John C Calhoun Monument Essay

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Monuments are designed to encapsulate and preserve history so that future generations have access to the lessons of the past. However, a memorial or a statue can only show so much about an event of history, and thus, the creators of these monuments attempt to symbolically connote meaning in their work. The statue of John C. Calhoun is no exception to this. The creators of the John C. Calhoun monument artfully created the statue in a way that preserves his significance to the history of South Carolina as a state for generations to come. Calhoun is portrayed as a powerful and notable figure through the messages and aesthetics of the statue itself, and the hidden meanings they carry. Poetically speaking, the layout of a monument aesthetically…show more content…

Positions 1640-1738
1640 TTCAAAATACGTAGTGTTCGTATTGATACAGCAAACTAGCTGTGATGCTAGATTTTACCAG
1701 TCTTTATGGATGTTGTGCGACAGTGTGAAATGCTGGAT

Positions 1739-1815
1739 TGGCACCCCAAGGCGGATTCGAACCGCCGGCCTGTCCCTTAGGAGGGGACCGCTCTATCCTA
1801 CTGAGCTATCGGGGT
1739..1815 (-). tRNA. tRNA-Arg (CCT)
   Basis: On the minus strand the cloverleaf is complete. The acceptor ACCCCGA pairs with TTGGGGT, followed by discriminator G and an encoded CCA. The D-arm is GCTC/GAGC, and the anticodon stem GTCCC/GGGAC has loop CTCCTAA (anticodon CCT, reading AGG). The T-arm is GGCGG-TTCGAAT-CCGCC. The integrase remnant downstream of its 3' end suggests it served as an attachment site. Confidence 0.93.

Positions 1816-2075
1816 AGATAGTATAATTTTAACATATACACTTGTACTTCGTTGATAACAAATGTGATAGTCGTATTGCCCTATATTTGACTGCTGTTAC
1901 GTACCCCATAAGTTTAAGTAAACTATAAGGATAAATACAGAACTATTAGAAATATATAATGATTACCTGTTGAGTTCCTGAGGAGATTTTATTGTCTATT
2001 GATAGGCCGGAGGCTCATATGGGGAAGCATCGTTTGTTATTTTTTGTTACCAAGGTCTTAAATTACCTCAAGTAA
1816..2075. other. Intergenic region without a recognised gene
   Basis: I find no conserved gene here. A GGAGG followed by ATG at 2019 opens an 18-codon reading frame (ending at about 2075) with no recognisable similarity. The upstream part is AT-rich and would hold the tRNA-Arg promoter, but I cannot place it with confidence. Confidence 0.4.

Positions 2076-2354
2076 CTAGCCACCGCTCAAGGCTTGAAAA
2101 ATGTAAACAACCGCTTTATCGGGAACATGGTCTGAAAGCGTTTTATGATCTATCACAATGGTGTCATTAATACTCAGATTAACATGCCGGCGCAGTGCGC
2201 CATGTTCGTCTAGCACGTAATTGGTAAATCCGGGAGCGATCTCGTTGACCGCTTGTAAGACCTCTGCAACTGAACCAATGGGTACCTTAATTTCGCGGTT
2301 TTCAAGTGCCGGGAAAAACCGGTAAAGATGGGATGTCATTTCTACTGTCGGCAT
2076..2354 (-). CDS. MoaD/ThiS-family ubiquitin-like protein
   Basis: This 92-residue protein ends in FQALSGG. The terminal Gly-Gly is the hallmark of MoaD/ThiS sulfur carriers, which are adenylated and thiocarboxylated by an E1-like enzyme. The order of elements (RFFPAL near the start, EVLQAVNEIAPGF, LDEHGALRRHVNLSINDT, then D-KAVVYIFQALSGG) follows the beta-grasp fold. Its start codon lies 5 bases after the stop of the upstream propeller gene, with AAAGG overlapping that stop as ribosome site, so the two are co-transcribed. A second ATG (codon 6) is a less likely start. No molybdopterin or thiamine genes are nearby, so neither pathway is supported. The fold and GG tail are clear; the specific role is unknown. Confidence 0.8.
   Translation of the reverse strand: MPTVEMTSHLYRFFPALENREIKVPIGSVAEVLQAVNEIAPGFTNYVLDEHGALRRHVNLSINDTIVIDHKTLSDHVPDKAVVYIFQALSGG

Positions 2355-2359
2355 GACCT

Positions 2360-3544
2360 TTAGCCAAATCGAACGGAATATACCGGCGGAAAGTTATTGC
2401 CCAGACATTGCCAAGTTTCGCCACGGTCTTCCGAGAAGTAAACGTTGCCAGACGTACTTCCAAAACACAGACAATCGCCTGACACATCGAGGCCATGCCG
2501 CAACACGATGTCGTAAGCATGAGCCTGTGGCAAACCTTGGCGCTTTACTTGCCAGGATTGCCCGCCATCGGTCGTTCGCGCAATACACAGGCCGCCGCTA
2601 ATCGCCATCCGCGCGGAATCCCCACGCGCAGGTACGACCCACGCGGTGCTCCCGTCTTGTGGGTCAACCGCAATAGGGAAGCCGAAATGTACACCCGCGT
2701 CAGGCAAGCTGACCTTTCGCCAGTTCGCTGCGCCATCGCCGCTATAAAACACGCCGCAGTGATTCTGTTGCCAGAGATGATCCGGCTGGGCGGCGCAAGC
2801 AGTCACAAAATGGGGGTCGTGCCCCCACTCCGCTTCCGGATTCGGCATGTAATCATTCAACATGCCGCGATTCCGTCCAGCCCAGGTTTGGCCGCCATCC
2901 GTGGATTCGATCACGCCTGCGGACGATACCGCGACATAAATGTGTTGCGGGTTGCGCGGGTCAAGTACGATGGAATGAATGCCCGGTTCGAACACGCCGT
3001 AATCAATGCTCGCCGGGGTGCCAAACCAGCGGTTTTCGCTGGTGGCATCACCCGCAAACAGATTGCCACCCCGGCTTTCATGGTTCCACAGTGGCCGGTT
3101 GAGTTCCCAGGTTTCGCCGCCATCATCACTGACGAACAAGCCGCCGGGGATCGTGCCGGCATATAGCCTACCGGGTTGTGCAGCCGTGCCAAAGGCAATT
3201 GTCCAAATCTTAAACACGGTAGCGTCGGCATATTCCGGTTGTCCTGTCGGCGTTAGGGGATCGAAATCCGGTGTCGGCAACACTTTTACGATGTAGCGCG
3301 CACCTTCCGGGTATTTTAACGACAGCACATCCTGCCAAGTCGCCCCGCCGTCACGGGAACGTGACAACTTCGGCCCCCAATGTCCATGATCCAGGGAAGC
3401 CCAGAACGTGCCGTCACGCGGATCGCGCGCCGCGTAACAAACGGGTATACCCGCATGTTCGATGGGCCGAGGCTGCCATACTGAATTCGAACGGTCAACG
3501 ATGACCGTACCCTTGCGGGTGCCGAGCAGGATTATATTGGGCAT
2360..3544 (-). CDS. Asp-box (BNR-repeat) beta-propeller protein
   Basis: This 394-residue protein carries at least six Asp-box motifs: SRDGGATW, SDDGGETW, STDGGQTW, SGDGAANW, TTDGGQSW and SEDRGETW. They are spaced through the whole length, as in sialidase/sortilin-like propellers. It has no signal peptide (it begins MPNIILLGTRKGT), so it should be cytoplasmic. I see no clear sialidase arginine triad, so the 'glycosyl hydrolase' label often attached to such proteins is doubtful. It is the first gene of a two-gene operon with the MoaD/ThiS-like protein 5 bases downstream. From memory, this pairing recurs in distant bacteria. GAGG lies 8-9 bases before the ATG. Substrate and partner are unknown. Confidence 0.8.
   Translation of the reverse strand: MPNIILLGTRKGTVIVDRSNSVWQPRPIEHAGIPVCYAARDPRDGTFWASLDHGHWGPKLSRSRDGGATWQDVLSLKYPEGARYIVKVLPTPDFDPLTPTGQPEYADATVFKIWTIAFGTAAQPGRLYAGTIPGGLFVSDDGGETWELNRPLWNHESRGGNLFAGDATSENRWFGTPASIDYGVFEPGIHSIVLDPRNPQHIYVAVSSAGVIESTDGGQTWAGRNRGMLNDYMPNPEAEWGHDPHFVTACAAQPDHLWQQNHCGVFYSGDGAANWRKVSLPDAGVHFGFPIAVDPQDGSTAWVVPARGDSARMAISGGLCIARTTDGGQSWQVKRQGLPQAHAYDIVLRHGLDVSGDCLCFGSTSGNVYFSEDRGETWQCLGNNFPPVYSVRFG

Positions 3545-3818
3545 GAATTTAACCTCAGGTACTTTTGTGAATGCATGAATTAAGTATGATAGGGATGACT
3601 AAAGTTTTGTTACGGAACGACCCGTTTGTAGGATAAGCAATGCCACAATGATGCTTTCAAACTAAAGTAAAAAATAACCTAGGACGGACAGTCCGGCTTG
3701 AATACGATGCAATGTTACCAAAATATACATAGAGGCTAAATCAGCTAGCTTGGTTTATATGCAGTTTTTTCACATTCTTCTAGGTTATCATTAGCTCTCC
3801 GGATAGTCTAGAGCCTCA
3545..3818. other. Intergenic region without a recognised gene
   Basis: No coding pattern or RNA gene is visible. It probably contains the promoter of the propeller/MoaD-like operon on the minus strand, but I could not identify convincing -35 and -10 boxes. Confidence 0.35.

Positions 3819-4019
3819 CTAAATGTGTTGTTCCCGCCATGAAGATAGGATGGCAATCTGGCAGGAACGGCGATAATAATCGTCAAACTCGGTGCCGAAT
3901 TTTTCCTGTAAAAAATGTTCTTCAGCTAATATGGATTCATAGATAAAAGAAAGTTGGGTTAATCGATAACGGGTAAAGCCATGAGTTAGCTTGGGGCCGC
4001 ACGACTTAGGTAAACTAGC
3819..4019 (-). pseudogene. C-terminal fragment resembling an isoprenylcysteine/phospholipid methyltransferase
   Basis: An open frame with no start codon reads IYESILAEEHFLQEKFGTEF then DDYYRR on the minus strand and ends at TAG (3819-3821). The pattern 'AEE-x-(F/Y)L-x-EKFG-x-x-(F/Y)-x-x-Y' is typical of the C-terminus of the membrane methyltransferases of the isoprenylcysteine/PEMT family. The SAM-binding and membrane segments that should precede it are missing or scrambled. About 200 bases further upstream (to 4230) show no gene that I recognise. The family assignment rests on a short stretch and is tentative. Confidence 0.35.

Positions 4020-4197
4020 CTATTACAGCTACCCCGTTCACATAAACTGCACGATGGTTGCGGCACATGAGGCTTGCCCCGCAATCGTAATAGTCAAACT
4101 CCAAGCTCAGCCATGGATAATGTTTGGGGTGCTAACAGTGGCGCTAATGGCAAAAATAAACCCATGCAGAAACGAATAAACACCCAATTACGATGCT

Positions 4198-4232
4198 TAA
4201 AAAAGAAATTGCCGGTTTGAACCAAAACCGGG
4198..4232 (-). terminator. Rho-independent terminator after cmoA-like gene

The monument depicts a bronze Calhoun towering atop a pedestal, held up by a stone column, 115 feet in the air. Furthermore, the bronze figure used to represent Calhoun seemingly appears to be looking down upon the city of Charleston. One can see the use of bronze palm trees around the base of the monument, and the use of actual palm trees around the statue is quite apparent. The sun showers the monument with light in the beautiful, well-kept Marion Square of Charleston, South Carolina. The statue is relatively symmetrical, but the bronze cast of Calhoun is seemingly asymmetrical. The creator of the statue had artfully used the sun to contrast the bronze figure with the remaining stone column and pedestal. When the sun shines down upon the bronze figure, he is illuminated. Consequently, when an individual sees the statue, their eye is immediately drawn to the shining, bright Calhoun. One could surmise that the artist had attempted to illustrate the level of political prowess and sophistication that Calhoun achieved during his life through the use of height. The monument stands at 115 feet tall with a bronze depiction of Calhoun at the top. Moreover, Calhoun is seen looking down at the city of Charleston. One could interpret this as a symbolic depiction of Calhoun watching over the state that he loved for all of his life. The use of palm trees at the base of the statue illustrates
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